Annulments vs. Divorce
Like a divorce, an annulment is a court procedure that dissolves a marriage. But, unlike a divorce, an annulment treats the marriage as though it never happened. For some people, divorce carries a stigma, so they prefer to have their marriage annulled. Others choose annulment because it may be easier to remarry in the church if they go through a civil annulment rather than a divorce.
In most states, it's not enough to simply allege grounds for annulment; the appellant must prove them to the satisfaction of the court as well. Thus, the standard is higher than in a no-fault divorce, where nothing must be proved. Proving often takes some time and can affect the statute of limitations. For example, if a person asserts bigamy, he or she must usually provide a copy of the marriage certificate from the previous marriage, prove that the other spouse is still alive, and prove that they were never divorced. Assembling this documentation may take months.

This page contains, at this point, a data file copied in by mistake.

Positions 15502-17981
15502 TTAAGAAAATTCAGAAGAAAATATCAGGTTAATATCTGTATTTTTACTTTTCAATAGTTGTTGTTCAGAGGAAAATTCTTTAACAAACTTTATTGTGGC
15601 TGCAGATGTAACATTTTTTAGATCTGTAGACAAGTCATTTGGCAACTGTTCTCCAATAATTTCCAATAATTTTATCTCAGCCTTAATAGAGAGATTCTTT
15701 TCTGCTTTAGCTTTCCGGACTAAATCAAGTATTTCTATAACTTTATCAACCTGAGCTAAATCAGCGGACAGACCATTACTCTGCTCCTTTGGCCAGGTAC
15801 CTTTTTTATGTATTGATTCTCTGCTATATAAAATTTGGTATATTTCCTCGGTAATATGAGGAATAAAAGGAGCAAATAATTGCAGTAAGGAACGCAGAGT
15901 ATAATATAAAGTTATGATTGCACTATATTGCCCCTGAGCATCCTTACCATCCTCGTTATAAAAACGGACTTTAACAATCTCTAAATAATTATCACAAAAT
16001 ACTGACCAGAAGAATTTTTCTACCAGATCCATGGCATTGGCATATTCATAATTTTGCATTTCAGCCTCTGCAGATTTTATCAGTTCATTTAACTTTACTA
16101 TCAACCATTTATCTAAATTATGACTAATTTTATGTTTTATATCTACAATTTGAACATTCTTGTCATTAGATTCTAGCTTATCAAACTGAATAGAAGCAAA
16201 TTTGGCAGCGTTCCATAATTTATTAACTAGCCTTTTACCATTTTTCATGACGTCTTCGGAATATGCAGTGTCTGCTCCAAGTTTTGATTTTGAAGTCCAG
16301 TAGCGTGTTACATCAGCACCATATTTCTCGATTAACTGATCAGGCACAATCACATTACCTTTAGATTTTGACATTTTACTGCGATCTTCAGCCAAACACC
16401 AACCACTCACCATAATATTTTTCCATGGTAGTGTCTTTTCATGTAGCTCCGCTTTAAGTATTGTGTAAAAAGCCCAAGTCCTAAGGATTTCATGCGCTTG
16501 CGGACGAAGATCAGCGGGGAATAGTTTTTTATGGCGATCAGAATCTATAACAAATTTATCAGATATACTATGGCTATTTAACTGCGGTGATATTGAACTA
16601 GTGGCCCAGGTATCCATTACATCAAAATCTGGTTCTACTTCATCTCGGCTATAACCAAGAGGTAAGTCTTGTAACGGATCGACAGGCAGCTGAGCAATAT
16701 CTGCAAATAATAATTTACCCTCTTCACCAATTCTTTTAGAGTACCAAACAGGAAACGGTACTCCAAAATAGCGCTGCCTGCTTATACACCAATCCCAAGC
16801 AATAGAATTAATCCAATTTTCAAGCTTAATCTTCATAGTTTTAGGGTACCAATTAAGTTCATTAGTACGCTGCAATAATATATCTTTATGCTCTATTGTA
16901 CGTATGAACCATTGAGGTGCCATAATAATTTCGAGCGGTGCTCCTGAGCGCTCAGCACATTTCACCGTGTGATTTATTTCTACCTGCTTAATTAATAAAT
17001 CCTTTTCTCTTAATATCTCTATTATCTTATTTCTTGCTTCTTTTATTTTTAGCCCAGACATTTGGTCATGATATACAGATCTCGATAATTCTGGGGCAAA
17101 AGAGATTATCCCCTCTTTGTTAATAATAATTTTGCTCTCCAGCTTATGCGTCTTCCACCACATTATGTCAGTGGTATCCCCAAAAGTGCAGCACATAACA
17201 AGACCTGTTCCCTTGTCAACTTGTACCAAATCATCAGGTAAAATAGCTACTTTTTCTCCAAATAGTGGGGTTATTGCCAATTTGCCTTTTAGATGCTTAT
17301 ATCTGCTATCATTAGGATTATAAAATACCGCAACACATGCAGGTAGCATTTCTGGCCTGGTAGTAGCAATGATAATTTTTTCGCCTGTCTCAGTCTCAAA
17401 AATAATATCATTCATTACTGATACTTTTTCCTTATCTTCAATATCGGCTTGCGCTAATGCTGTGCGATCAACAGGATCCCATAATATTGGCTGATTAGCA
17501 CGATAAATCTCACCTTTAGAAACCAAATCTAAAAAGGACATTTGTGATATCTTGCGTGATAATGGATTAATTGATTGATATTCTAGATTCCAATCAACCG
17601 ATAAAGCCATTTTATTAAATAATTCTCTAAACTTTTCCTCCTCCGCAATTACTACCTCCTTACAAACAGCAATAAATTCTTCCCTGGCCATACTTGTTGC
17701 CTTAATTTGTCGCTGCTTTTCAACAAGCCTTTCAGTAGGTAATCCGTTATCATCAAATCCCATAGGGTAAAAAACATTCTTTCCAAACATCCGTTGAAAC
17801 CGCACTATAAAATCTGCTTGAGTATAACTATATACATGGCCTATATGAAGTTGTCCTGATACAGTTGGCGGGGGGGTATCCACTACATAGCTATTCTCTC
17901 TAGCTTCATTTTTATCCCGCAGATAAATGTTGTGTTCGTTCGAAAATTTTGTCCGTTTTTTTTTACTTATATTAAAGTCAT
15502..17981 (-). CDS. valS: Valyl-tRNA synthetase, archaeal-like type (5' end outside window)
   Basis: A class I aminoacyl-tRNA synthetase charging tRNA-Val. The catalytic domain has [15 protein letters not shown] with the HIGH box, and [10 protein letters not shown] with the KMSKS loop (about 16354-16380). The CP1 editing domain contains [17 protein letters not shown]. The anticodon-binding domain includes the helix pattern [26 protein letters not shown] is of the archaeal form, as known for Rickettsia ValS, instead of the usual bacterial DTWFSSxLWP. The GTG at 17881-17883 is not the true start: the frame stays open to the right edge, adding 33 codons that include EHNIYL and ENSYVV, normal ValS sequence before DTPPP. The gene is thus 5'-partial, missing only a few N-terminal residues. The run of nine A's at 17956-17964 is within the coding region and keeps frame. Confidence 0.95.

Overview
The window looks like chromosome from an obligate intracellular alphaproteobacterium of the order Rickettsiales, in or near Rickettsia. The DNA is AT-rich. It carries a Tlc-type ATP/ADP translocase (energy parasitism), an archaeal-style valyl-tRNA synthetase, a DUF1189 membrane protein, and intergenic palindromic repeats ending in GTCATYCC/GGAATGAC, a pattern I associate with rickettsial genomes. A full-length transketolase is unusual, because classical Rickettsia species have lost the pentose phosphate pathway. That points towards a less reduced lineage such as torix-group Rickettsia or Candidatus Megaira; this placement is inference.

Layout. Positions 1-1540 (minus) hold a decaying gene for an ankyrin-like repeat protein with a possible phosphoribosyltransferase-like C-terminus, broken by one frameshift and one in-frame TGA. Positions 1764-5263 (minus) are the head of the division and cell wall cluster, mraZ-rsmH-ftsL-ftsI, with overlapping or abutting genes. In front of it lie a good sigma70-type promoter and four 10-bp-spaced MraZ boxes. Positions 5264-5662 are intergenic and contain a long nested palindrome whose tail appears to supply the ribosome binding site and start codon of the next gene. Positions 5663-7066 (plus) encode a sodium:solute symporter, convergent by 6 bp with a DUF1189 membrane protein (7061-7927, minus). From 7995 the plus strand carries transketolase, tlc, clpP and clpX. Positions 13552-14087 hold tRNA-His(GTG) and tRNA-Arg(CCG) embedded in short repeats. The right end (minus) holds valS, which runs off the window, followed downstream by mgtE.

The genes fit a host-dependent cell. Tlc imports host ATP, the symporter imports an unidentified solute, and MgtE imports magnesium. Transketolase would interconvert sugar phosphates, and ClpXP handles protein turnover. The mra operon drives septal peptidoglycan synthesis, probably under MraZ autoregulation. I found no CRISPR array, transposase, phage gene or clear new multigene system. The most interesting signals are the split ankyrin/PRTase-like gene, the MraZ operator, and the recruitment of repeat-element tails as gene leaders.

Similar to a divorce, in an annulment, the appellant must also meet the residency requirements of the state, as well as pay filing fees.
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